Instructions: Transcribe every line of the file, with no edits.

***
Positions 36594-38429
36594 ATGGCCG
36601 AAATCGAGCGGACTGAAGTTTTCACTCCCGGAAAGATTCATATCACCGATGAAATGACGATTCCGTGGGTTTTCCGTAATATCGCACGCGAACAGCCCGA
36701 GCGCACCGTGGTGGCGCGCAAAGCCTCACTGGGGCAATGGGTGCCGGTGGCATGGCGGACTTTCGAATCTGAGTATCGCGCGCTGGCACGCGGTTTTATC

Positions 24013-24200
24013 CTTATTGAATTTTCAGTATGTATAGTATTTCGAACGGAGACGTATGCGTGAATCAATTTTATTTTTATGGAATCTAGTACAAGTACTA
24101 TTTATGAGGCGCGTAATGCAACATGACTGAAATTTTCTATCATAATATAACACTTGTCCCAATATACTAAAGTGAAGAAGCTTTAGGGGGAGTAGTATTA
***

Positions 36594-38429
36594 ATGGCCG
36601 AAATCGAGCGGACTGAAGTTTTCACTCCCGGAAAGATTCATATCACCGATGAAATGACGATTCCGTGGGTTTTCCGTAATATCGCACGCGAACAGCCCGA
36701 GCGCACCGTGGTGGCGCGCAAAGCCTCACTGGGGCAATGGGTGCCGGTGGCATGGCGGACTTTCGAATCTGAGTATCGCGCGCTGGCACGCGGTTTTATC

Positions 24013-24200
24013 CTTATTGAATTTTCAGTATGTATAGTATTTCGAACGGAGACGTATGCGTGAATCAATTTTATTTTTATGGAATCTAGTACAAGTACTA
24101 TTTATGAGGCGCGTAATGCAACATGACTGAAATTTTCTATCATAATATAACACTTGTCCCAATATACTAAAGTGAAGAAGCTTTAGGGGGAGTAGTATTA